Leaders in Medical Education

Dr. Amin Azzam, Director of "Problem-Based Learning" Curriculum, UC Berkeley-UCSF Joint Medical Program

Osmosis Team
Jun 27, 2014

Dr. Amin Azzam, Health Sciences Associate Clinical Professor at the Berkeley and San Francisco campuses of the University of California, is devoted to improving the quality of medical education. He serves as director of the "Problem-Based Learning" curriculum at the UC Berkeley-UCSF Joint Medical Program, co-director of the "Foundations of Patient Care" course at UCSF, and co-director of the "Health Professions Education" Pathway to Discovery at UCSF. He is consistently pushing the boundaries of medical education, and we were excited to interview him for our Leaders in Medical Education series.

How did you decide on a career in medicine?

I got interested during college, when I was drawn to the notion of clinical research after doing behavioral research with monkeys during a summer between my junior and senior year.  I came to realize that it might be more fascinating to do this kind of research with human subjects, so I applied for MD-PhD programs.  I didn't get into any combined programs, but did at least get into medical school!

What made you pick psychiatry as your specialty?

During my MS-3 year I remained interested in clinical research.  During my psychiatry rotation I did the consult/liaison service, and grew interested in how patients' emotional health impacted their physical health (and vice versa).  I realized that there were specific aspects of psychiatry that were uniquely human and could not be replicated easily with animal models of disease.  And I found the intrinsic individuality of each patient wonderfully humanistic and not "cookie-cutter." In psychiatry my therapeutic tools are not my scalpel or stethoscope, but rather my abilities to observe and comment on my patients' behavior. It's a fantastic area of medicine to specialize in!

What do you enjoy most about teaching undergraduate medical education?

I love working with pre-clerkship medical students because generally they are incredibly enthusiastic to work with patients. They are not yet burned out or bitter about the aspects of our health care delivery system that are not perfect.  And they are willing to accept my suggestions for improving their patient-doctor communication skills.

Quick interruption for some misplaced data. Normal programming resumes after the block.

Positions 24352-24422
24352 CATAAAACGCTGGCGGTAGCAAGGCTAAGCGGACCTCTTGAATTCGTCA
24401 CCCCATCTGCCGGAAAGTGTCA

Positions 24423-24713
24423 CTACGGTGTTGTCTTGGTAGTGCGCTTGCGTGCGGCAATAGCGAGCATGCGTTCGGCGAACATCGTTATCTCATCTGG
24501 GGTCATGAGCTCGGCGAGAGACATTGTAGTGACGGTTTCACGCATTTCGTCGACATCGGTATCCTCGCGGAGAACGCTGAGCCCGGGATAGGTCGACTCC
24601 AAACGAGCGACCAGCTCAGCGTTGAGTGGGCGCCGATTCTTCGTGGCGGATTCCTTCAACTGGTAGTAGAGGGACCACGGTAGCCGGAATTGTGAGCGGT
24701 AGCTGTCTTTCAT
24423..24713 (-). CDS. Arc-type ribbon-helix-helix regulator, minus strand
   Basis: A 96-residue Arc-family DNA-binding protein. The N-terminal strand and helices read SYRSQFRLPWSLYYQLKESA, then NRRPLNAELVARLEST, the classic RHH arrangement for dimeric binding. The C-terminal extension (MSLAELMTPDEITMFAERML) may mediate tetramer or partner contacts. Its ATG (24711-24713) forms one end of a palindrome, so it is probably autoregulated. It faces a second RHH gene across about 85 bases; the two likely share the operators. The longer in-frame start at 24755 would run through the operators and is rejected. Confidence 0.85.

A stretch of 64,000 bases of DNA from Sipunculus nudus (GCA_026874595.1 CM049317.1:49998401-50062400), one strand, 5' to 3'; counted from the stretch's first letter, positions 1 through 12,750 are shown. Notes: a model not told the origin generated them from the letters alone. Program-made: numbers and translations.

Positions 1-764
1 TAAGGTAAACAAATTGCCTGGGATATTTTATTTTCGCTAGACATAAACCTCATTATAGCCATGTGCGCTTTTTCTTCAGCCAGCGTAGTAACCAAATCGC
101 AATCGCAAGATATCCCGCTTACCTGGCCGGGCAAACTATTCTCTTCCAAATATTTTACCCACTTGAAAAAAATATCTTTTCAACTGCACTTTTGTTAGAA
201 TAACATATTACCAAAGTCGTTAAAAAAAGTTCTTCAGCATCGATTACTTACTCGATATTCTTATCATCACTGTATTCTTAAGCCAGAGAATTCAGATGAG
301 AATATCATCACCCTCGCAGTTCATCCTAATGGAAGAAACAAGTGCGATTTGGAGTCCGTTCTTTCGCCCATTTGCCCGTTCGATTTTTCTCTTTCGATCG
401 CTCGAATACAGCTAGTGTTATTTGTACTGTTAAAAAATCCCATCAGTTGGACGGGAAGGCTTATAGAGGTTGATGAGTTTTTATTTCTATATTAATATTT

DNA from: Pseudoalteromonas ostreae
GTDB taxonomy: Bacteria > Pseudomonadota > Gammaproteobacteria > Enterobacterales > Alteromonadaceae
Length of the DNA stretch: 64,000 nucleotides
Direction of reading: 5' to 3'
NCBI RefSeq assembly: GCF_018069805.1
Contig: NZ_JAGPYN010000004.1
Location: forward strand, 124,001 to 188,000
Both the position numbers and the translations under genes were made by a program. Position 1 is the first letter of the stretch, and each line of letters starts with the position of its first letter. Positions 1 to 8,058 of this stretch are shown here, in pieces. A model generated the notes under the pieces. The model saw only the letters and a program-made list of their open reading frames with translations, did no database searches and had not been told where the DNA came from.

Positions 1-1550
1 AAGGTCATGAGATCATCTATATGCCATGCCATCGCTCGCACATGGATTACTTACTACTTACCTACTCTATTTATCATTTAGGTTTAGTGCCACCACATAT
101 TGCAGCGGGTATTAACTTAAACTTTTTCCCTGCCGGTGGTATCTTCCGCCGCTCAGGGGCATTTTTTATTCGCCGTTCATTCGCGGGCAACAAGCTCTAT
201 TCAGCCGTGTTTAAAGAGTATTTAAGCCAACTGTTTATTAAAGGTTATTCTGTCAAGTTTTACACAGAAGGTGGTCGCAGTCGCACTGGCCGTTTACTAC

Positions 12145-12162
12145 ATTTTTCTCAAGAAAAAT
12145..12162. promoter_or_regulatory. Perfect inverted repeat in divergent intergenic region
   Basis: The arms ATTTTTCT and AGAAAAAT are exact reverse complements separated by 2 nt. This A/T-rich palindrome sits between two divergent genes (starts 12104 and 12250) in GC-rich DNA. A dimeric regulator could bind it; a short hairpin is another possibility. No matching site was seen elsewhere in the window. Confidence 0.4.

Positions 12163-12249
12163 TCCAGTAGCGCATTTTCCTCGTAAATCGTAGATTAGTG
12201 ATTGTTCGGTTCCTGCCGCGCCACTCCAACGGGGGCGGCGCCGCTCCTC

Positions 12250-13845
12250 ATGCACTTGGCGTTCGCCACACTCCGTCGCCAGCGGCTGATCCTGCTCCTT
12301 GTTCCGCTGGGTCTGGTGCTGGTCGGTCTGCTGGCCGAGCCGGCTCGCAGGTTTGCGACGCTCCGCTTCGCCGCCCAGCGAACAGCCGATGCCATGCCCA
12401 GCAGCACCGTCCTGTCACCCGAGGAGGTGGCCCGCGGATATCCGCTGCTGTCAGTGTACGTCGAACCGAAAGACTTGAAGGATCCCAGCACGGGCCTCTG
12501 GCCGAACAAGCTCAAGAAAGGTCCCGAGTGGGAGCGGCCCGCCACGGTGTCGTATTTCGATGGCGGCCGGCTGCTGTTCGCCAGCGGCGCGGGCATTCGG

As director of the Problem-Based Learning Curriculum at the UC Berkeley-UCSF Joint Medical Program, what do you think are the biggest challenges to students in medical school today?

Certainly we understand a tremendous amount about the "foundational sciences" underlying medicine today so the sheer volume of information we try to squeeze into the pre-clerkship years of medical school is overwhelming.  But in this information rich era, it is increasingly less important for our students to conjure up that knowledge from the depths of their own grey matter.  Instead, I believe that a more challenging task is learning how to filter the large volume of information readily available at one's fingertips, and then determine the reliability and validity of that information in the context of the specific patients one is trying to serve.  These are the skills students learn through Problem-Based Learning (PBL), so I firmly believe in this model of medical education.  One downstream challenge all medical school graduates will continue to face (at least for a while) is the complex and still discontinuous health care system that they will matriculate into during and after their residencies.

In the past year, you have pushed for medical schools to offer credit for editing Wikipedia pages. This teaches our future physicians to communicate in a language that is understandable to patients. What other changes would you make to improve communication between the doctor and the patient?

The health technology landscape is changing quite rapidly— some might say we're up for disruptive innovations (the death of the stethoscope in favor of bedside phone-app ultrasound technology, the birth of electronic patient-owned medical records, big-data repositories of genetic and all laboratory datasets of whole populations, etc.).  All of this will ideally be good for patient health.  But certainly the core of a great patient-doctor relationship (or patient-any-other-health-provider) is effective communication.  As a psychiatrist, I strongly believe that in spite of all the current and imminent technologies we will still need to train our students in the twin arts of therapeutic listening and healing touch— be that through direct physical contact or in the words we exchange, synchronously or asynchronously.  As such, the changes I would make to improve communication include less time in medical school on "Medical Knowledge" and more time on "Interpersonal & Communication Skills."